The slightest slips in judgment have found many experienced and inexperienced hikers in jeopardy. Even the most practiced outdoorsmen can be lost or injured in the field. Are you prepared to spend a night, or even a few days in the wilderness when you least expect to? To help search and rescue find you if you happen to get lost during an outdoor adventure, pack essential survival items, learn how to use a compass and know the international distress signals for help.
Most Recent Posts
Your brain is obviously the most important tool to survival, but it is not the only tool you need. Five top survival and bushcrafting experts weigh in on their favorite tools for survival.
Martial Law would be one way President Obama could actually take our guns. Operation Jade Helm 15 began this week in seven states. This massive military training exercise, of the likes the country has never seen before have many speculating on what it is exactly the military is training for. Is Jade Helm preparing the U.S. Military for nationwide Martial Law? Are Blue Bell and Wal-Mart in on it? Read to find out all you need to know about Jade Helm and how to survive Martial Law.
Knives are like guns, you can never have just one. Here are nine of what we think are some of the best knives to come out of Blade Show 2015.
If you live in a hurricane- or tornado-prone area, you are no stranger to power outages, floods and going days without, possibly weeks without city utilities. You are prepared by keeping food, water, flashlights and extra batteries in the pantry, garage or basement, but do you have an emergency vehicle kit? An emergency vehicle kit is a bug-out bag that stays in your car, filled with all the essentials to see you through until help arrives. Like your disaster kit at home, your emergency vehicle kit includes food, water, a way to stay warm, but also tools like a shovel and other important things to help get your car back on the road if you are stranded. In this article, you will find 28 essentials to keep in your car.
Whether an emergency is man made or natural, you need to have a plan. These few words are not a complete plan, and are geared toward leading you in the right direction.
The first 24 hours of an emergency may be the most critical. If you are stuck without shelter or warmth, you can die of exposure. The first 24 are all about survival. Whether you are lost in the woods, evacuating due to hurricane, floods or a tornado, stuck in severe winter weather or just without power for 24 hours do you have the survival kit to see you and your family through? For the first 24 hours after a disaster, you will need a way to start a fire, find water and construct a shelter. For the ultimate guide in surviving the first 24 hours, check out the Essential Preppers Guide to the First 24.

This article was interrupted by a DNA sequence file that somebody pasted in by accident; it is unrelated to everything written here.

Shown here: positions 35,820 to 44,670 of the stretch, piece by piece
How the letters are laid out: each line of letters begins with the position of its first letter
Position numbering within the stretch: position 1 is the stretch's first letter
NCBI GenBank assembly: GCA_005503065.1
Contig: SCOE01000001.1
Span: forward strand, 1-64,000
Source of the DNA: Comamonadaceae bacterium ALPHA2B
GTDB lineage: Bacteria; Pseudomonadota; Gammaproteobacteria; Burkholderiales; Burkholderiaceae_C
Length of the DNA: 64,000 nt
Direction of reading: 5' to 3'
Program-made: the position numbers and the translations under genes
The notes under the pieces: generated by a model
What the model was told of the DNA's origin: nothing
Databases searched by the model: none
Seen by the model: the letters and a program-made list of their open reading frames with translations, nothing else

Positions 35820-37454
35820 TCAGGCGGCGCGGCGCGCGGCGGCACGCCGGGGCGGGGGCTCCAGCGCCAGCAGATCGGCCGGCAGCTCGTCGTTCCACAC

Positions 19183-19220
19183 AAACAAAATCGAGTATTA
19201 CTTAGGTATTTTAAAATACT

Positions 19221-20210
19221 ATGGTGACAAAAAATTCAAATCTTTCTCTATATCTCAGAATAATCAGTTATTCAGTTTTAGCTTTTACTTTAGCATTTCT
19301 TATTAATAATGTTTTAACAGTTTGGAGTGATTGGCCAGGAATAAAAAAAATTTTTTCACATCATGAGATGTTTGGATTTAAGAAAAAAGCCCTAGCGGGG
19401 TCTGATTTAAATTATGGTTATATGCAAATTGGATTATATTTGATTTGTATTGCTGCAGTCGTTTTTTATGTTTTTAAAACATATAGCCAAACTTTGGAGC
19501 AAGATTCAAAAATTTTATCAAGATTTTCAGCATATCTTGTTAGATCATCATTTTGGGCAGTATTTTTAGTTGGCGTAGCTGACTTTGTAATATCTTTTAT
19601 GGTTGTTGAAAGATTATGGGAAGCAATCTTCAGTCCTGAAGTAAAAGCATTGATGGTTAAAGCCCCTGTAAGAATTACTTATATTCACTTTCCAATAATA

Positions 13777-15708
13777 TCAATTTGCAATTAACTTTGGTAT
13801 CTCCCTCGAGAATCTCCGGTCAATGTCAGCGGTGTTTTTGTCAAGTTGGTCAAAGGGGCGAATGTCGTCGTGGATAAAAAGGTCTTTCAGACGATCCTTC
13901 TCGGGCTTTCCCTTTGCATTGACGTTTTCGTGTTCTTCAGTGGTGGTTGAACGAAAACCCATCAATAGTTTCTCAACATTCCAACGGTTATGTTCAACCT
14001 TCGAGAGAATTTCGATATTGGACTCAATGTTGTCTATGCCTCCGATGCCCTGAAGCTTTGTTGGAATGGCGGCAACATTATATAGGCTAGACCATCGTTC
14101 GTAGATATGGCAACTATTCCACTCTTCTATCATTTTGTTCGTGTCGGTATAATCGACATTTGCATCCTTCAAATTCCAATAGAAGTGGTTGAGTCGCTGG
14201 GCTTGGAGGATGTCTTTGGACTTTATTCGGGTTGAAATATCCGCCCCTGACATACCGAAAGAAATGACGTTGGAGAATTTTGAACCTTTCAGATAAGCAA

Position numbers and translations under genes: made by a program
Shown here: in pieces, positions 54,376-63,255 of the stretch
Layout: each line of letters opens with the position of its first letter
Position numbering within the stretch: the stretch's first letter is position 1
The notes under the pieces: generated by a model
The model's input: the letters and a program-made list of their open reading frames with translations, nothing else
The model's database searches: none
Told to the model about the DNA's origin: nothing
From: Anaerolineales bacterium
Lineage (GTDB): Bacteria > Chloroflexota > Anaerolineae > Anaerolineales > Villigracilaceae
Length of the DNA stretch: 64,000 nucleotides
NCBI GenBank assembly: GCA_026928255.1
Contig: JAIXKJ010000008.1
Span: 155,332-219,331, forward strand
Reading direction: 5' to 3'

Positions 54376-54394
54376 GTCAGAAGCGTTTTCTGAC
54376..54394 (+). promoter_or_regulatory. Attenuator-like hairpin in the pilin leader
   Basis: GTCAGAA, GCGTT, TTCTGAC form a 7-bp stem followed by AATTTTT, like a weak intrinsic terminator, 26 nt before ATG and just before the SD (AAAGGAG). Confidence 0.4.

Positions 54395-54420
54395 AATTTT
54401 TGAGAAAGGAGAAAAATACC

What is the most important thing during SHTF? Your brain! To pack your bug-out bag light, you need items that serve multi purposes. One such thing is the rain poncho. In this blog, I have detailed 90 different survival uses for a plastic poncho. However, not just any old cheap poncho will do. I put Cheaper Than Dirt’s Swiss military rubberized poncho finished in bright Alpenflage camo to the test and realized for the price tag, this military surplus poncho is an invaluable addition to any survival gear, preps, emergency vehicle kit, or your bug-out bag.
Cheap, lightweight, space-saving, and multi-use are just of the few words we could use to describe this item. However, possibly the most important word associated with this item could be life-saving. The item I am referring to is the inexpensive, Mylar emergency blanket.
Everyone’s choice is different when it comes to their EDC—everyday carry gear. From the bare essentials—a gun, knife and light—to primary gun and a backup gun—whatever you choose should be dependable, reliable and easily fit in your pockets or bag. Rather you are just starting out in concealed carry or an old pro looking to upgrade your equipment and would like to see what everyone else is carrying; I got six anonymous men to snap a picture of their EDC. How does yours compare?